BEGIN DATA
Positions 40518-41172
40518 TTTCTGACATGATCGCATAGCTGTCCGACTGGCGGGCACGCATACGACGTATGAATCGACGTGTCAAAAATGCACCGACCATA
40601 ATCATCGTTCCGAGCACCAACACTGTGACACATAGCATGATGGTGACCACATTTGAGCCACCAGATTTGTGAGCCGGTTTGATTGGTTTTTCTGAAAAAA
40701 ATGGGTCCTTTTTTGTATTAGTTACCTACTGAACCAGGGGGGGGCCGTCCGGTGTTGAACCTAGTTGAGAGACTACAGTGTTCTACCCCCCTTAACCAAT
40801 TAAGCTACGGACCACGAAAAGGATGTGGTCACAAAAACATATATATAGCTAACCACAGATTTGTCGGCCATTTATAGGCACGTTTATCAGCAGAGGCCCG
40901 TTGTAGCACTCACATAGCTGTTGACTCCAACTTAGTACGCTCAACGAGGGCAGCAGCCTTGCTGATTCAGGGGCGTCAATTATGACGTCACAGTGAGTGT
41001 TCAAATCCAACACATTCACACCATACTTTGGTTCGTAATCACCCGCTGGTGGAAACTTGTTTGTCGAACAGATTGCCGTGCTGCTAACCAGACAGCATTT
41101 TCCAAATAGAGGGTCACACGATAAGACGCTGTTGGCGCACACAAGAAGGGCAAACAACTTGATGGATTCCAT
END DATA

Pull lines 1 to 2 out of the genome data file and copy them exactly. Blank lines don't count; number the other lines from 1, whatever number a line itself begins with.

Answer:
Positions 40518-41172
40518 TTTCTGACATGATCGCATAGCTGTCCGACTGGCGGGCACGCATACGACGTATGAATCGACGTGTCAAAAATGCACCGACCATA